Working to improve international agreements to protect bluefin tuna and to take effective action in work for global tuna conservation.
Ranging far and wide across the oceans, tuna are found throughout the world, generally in tropical and temperate waters. Not only are these fish commercially important—they are also critical to the well-being of our oceans and the millions of people who depend on the greater marine ecosystem for food and economic stability.
Unfortunately, many populations are in decline —making the need for sustainable global tuna fisheries clearer than ever before.
The huge demand for tuna—as a popular ingredient in sushi and tuna steaks, and as mass produced, affordable canned fish across much of Europe, Asia, and the United States—has resulted in overfishing and mismanagement of many tuna species. Destructive fishing practices endanger not only the health of fish stocks, but also the livelihoods of approximately 450 million people—and the food security of some three billion people.
Pew is working to improve the international management of tuna species by
- promoting science-based catch limits that do not allow overfishing;
- minimizing the impacts of destructive fishing gears;
- eliminating illegal, unreported, and unregulated (IUU) fishing;
- increasing the transparency and accountability of tuna regional fisheries management organizations.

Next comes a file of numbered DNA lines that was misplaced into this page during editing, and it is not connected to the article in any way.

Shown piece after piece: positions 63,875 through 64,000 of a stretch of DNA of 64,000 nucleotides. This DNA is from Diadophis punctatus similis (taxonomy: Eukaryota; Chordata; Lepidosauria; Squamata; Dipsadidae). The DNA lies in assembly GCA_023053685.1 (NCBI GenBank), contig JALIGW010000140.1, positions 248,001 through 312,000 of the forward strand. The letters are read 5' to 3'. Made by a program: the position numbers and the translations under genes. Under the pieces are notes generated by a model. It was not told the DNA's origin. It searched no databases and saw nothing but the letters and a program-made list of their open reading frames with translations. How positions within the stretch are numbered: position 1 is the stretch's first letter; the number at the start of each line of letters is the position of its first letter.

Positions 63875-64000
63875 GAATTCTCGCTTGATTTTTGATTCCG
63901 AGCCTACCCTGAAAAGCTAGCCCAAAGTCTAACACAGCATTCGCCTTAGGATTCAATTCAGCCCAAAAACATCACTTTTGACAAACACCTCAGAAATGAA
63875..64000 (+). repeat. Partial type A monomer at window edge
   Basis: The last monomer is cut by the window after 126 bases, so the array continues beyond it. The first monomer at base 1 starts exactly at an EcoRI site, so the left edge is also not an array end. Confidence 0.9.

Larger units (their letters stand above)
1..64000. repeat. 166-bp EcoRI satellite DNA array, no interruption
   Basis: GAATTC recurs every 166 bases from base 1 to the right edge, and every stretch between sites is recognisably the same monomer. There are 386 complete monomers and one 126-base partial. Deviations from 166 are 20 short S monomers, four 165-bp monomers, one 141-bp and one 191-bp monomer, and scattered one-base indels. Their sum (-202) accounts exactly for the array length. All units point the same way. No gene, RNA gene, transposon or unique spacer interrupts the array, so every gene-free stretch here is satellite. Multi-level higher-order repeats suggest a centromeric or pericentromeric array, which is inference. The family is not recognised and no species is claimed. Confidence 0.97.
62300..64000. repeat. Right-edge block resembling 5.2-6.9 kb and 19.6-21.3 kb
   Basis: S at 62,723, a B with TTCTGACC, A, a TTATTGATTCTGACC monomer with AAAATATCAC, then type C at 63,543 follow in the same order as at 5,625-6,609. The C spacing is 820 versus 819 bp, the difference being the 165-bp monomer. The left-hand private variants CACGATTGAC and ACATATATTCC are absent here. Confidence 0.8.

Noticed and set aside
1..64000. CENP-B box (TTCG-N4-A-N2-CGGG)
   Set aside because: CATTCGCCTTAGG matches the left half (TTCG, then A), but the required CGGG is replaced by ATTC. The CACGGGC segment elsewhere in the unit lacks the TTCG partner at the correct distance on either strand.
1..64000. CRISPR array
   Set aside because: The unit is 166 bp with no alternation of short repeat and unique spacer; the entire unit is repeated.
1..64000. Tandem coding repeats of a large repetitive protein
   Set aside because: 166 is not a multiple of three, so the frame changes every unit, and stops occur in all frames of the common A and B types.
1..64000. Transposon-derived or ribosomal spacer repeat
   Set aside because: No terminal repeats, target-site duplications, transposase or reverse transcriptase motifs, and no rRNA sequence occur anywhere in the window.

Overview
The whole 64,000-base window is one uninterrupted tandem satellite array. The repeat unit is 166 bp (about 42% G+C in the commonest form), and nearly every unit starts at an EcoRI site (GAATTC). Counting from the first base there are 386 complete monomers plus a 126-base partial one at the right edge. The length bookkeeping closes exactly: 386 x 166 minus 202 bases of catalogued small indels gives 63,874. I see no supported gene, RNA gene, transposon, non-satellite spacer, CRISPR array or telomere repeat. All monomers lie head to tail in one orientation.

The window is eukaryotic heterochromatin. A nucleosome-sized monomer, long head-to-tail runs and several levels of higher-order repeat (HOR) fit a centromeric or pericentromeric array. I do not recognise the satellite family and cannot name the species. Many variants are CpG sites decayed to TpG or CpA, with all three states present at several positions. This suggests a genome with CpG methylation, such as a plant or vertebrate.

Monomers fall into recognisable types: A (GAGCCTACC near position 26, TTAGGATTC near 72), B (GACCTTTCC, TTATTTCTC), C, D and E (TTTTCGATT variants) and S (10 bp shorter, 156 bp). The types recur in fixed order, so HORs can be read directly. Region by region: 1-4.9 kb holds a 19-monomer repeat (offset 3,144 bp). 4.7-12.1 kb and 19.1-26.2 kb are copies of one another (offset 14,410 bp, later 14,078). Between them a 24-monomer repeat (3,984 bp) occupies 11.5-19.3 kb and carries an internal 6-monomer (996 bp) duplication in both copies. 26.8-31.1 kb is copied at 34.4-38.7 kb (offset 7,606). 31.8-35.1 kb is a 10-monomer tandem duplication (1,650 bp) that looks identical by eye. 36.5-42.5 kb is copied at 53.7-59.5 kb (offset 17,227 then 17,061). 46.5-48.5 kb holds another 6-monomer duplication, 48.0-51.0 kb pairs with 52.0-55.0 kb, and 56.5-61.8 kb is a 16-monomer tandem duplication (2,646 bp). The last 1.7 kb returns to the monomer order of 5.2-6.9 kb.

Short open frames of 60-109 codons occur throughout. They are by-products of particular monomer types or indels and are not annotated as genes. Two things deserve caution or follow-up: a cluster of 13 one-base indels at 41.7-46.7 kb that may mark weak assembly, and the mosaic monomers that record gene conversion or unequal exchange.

Read more about Pew's Pacific tuna work.
Read more about Pew's bluefin tuna work in the Gulf of Mexico.
Our WorkView All
In a disappointing turn of events for a severely depleted stock, fishery managers have taken an initial step to eliminate proven protections for western Atlantic bluefin tuna in the Gulf of Mexico. The new proposal could abolish conservation-minded requirements governing fishing gear and closure areas during peak spawning periods. Read More
Transshipment, the transfer of fish or other marine wildlife between a fishing vessel and a carrier vessel at sea or in port, is an important part of the global commercial fishing industry. Valuable tuna species, mackerel, and crabs are among the freshly caught seafood transshipped each day in order to shorten the time it takes to get the fish from the sea to the store. Read More
The transshipment of catch is a vital but largely hidden part of the global commercial fishing industry. Hundreds of refrigerated cargo vessels, or fish “carriers,” roam the oceans, transferring fresh catch from thousands of fishing vessels and taking it to shore for processing. Read More